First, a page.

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Desert Plant May Help Treat Giardia Infections, Brain Fever
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Desert Plant May Help Treat Giardia Infections, Brain Fever

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Highlights
  • Creosote bush, a plant common to the Southwestern United States, exhibit potent anti-parasitic activity.
  • Nordihydroguaiaretic acid (NDGA) present in creosote bush are active against the pathogenic protozoa Giardia lamblia and Naegleria fowleri.
  • Giardiasis, a diarrheal illness and primary amoebic meningoencephalitis occur due to the parasites present in contaminated water.

Plants which are traditionally used as medicine pose healing properties but may not be suggested by physicians due to lack of evidence. A recent study done by a group of scientists found that creosote bush, a plant common to the Southwestern United States, exhibit potent anti-parasitic activity. The plant which grows in the desert contains compounds that fight against parasitic infections that cause giardia and lethal form of encephalitis.

New Antimicrobial Agents For Parasitic Infections

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The findings offer a starting point for widening the arsenal of antimicrobial agents, effective against deadly parasitic infections, scientists said.

"The significance and intrigue of our study is that it shows the value of prospecting for new medicines from plants traditionally used by indigenous people as medicine," said co-principal investigator Anjan Debnath, PhD, an assistant adjunct professor at Skaggs School of Pharmacy and Pharmaceutical Sciences at UC San Diego.
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Larrea tridentata, the creosote bush also known as greasewood, or gobernadora in Spanish, is a tough evergreen bush with small waxy leaves, yellow flowers and a distinctive turpentine-like scent. The plant has been used by Native Americans in both the U.S. and Mexico for a variety of ailments, including intestinal complaints.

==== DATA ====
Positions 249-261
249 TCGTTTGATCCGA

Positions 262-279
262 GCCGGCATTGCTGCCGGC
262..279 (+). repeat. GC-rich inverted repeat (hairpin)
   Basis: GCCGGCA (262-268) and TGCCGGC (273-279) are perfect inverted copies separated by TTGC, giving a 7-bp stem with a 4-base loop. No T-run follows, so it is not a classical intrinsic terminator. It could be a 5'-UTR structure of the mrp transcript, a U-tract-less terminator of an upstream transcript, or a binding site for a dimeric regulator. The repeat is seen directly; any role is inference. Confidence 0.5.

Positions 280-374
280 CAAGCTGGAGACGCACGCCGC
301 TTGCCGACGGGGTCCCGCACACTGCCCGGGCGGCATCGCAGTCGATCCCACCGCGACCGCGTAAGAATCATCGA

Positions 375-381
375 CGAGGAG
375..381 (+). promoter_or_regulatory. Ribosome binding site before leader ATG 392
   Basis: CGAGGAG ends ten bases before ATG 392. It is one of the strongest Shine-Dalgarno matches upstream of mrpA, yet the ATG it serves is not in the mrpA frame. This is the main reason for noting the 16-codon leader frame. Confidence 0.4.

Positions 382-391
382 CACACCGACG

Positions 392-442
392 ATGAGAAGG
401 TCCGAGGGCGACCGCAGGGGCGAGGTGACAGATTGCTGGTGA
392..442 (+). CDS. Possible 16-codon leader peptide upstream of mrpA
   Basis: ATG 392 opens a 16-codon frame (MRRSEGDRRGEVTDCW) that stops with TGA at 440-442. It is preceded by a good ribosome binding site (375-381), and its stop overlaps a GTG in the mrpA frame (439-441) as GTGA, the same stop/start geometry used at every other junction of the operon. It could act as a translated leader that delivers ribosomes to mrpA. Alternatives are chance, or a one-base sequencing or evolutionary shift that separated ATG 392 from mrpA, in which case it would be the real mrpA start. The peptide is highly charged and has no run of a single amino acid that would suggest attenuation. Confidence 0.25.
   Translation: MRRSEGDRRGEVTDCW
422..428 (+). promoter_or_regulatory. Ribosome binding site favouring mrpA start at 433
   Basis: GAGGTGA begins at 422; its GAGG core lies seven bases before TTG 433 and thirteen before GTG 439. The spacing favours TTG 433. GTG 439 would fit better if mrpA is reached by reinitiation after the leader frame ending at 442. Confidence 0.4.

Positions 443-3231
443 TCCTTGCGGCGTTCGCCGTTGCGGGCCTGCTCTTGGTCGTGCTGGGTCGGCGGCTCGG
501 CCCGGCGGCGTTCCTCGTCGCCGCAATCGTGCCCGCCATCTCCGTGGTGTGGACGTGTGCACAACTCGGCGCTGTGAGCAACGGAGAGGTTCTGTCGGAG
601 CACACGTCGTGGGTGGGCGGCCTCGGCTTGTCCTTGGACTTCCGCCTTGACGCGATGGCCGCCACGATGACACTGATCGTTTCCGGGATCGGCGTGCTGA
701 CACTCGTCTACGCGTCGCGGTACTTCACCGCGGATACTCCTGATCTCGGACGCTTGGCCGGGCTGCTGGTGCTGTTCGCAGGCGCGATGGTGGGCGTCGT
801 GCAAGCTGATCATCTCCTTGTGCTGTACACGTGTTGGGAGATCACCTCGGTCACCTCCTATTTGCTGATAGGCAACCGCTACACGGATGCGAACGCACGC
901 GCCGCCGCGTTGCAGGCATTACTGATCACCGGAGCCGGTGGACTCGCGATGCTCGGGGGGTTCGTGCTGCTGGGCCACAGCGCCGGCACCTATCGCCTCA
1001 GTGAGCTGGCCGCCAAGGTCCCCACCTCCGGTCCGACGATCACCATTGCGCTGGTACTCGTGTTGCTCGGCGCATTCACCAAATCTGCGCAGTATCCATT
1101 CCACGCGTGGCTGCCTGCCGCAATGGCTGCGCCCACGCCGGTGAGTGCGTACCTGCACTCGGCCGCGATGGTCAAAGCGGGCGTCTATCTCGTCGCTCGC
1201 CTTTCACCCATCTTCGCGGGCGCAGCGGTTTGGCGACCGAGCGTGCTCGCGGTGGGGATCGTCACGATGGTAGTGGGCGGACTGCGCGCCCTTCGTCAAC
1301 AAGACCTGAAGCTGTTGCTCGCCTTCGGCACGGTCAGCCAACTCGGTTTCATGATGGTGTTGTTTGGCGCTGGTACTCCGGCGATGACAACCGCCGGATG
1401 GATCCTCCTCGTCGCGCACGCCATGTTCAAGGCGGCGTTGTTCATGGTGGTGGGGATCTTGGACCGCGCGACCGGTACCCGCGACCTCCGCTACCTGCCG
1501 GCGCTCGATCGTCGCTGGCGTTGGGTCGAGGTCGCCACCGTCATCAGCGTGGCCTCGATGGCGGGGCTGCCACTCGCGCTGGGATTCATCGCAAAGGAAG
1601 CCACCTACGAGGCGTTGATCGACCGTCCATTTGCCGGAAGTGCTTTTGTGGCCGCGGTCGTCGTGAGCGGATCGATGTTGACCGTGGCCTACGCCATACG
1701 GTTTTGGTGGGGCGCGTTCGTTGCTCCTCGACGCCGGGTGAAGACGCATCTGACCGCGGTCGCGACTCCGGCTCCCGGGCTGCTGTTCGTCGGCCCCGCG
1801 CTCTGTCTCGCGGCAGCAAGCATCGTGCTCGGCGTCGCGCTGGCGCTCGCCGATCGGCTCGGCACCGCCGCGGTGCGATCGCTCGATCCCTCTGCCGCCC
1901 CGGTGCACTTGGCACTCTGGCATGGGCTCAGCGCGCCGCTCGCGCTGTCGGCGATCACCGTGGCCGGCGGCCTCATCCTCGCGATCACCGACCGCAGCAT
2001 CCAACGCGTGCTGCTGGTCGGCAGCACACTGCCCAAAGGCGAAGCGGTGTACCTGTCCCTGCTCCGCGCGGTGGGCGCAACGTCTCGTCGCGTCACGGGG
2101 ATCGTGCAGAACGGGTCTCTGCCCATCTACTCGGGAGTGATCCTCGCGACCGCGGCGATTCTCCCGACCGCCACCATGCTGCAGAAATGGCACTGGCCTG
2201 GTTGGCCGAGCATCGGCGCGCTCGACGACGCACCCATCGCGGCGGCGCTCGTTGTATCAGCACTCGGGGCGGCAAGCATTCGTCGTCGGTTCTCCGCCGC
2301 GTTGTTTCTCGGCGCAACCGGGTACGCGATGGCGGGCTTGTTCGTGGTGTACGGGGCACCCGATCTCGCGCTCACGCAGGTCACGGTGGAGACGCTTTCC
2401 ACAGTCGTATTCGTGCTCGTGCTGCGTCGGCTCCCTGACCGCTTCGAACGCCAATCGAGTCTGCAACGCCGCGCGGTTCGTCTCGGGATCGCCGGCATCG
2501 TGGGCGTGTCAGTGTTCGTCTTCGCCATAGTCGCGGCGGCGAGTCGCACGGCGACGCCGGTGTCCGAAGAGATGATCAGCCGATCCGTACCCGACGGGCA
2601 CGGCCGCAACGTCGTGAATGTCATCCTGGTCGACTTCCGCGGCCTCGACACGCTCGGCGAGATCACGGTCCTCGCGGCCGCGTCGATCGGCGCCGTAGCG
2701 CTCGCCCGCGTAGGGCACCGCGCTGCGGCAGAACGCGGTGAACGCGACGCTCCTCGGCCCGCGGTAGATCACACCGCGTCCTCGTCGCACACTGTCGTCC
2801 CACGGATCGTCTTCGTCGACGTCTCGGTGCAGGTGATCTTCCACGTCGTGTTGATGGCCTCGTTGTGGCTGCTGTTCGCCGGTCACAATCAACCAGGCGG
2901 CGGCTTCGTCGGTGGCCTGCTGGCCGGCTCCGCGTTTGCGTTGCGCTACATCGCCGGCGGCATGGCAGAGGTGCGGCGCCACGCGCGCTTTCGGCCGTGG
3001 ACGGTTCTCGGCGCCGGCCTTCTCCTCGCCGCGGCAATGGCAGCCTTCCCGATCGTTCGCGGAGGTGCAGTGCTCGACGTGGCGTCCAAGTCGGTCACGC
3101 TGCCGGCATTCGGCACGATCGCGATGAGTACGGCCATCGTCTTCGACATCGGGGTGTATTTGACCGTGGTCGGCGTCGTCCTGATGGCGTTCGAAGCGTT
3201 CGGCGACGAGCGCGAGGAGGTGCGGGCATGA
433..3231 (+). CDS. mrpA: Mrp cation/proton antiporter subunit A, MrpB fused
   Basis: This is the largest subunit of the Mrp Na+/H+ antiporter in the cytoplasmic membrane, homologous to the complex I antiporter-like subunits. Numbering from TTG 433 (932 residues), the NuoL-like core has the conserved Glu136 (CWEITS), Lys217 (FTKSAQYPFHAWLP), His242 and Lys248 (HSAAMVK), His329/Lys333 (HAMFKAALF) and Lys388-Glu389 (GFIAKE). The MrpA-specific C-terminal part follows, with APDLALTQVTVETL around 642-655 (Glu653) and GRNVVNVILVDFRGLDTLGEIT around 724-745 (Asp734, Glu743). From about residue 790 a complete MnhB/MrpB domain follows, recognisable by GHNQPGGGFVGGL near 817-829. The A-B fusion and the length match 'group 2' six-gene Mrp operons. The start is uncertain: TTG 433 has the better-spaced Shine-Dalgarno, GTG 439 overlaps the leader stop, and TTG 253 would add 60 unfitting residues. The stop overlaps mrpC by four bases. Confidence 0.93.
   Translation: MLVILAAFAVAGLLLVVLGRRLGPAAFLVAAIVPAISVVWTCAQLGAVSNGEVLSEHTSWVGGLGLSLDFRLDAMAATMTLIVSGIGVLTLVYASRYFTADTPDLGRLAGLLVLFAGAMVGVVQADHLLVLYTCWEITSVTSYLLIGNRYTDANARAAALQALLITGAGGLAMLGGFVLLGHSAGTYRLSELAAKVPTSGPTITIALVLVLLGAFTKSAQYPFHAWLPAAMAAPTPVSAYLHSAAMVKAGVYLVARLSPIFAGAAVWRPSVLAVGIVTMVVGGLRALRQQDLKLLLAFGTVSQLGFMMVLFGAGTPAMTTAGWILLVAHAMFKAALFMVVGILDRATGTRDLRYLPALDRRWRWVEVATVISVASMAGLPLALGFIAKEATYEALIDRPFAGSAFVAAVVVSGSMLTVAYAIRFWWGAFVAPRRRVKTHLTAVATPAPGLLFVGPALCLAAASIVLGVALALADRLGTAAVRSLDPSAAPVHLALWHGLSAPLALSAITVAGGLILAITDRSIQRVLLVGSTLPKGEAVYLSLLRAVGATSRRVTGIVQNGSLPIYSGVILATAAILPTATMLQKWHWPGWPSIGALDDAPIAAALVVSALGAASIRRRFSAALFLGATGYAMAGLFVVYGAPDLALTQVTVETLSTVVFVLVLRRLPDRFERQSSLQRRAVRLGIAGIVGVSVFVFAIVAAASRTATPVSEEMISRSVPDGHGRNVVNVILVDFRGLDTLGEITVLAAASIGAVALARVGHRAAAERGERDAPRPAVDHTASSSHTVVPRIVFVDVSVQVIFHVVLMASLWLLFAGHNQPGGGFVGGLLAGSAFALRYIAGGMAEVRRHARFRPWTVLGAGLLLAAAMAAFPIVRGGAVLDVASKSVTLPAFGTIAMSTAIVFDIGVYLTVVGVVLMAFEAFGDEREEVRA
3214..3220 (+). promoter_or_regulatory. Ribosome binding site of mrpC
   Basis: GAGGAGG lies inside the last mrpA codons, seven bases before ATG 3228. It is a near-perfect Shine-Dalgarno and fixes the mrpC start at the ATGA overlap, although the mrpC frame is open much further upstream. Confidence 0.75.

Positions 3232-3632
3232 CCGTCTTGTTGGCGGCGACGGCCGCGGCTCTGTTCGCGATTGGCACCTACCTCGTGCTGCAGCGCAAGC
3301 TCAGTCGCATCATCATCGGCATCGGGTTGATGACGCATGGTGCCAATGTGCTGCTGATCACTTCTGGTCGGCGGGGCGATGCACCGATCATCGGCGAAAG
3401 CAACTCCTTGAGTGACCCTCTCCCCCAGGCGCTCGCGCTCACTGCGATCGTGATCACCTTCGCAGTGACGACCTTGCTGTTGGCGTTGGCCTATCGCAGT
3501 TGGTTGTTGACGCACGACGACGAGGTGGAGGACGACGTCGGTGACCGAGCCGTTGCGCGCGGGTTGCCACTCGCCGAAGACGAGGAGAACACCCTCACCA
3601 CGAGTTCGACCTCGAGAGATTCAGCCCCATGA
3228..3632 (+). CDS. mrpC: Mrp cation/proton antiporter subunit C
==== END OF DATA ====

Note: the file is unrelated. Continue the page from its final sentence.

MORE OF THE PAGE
Previous research has documented the plant's pharmacologically active compounds, notably nordihydroguaiaretic acid (NDGA). NDGA has antiviral, antibacterial, anti-inflammatory and anticancer properties, and is a liver toxin at high doses.

The study is the first to show that NDGA and five other compounds (four lignans and one flavonoid) are active against the pathogenic protozoa Giardia lamblia and Naegleria fowleri.

Water-Borne Infectious Diseases

N. fowleri is a water-borne amoeba that enters the brain through the nasal passage, causing a type of brain damage known as primary amoebic meningoencephalitis (PAM). Though relatively rare, PAM has a greater than 95 percent fatality rate.

Giardiasis, a diarrheal illness, is linked to approximately 846,000 deaths around the world each year. G. lamblia causes giardiasis. Ingestion of contaminated water or food causes infection. Though rarely lethal in the U.S., it's estimated there are more than 1 million cases of giardiasis in the country annually. Antibiotics and anti-parasitic drugs are used as the standard treatment.

Active Compounds in Larrea tridentata

In addition to documenting the compounds' anti-parasitic activity, the research team investigated the mechanisms by which the compounds work. Two compounds were of particular interest because of their 1.5 times greater potency against N. fowleri than the current first-line therapy miltefosine, a broad-spectrum antimicrobial.

"We think the compounds inhibit cysteine protease (an enzyme) that helps the amoeba invade host tissue," Debnath said.

"Our next step is to test the activity of potent compounds in animal models of infection and also explore the possibility of combining these compounds with the currently used drug to see if their activity is further enhanced against Naegleria infection."

Reference
  1. Anjan Debnath et al., Compounds in desert creosote bush could treat giardia and 'brain-eating' amoeba infections, PLOS Neglected Tropical Diseases (2017).


Source: Medindia

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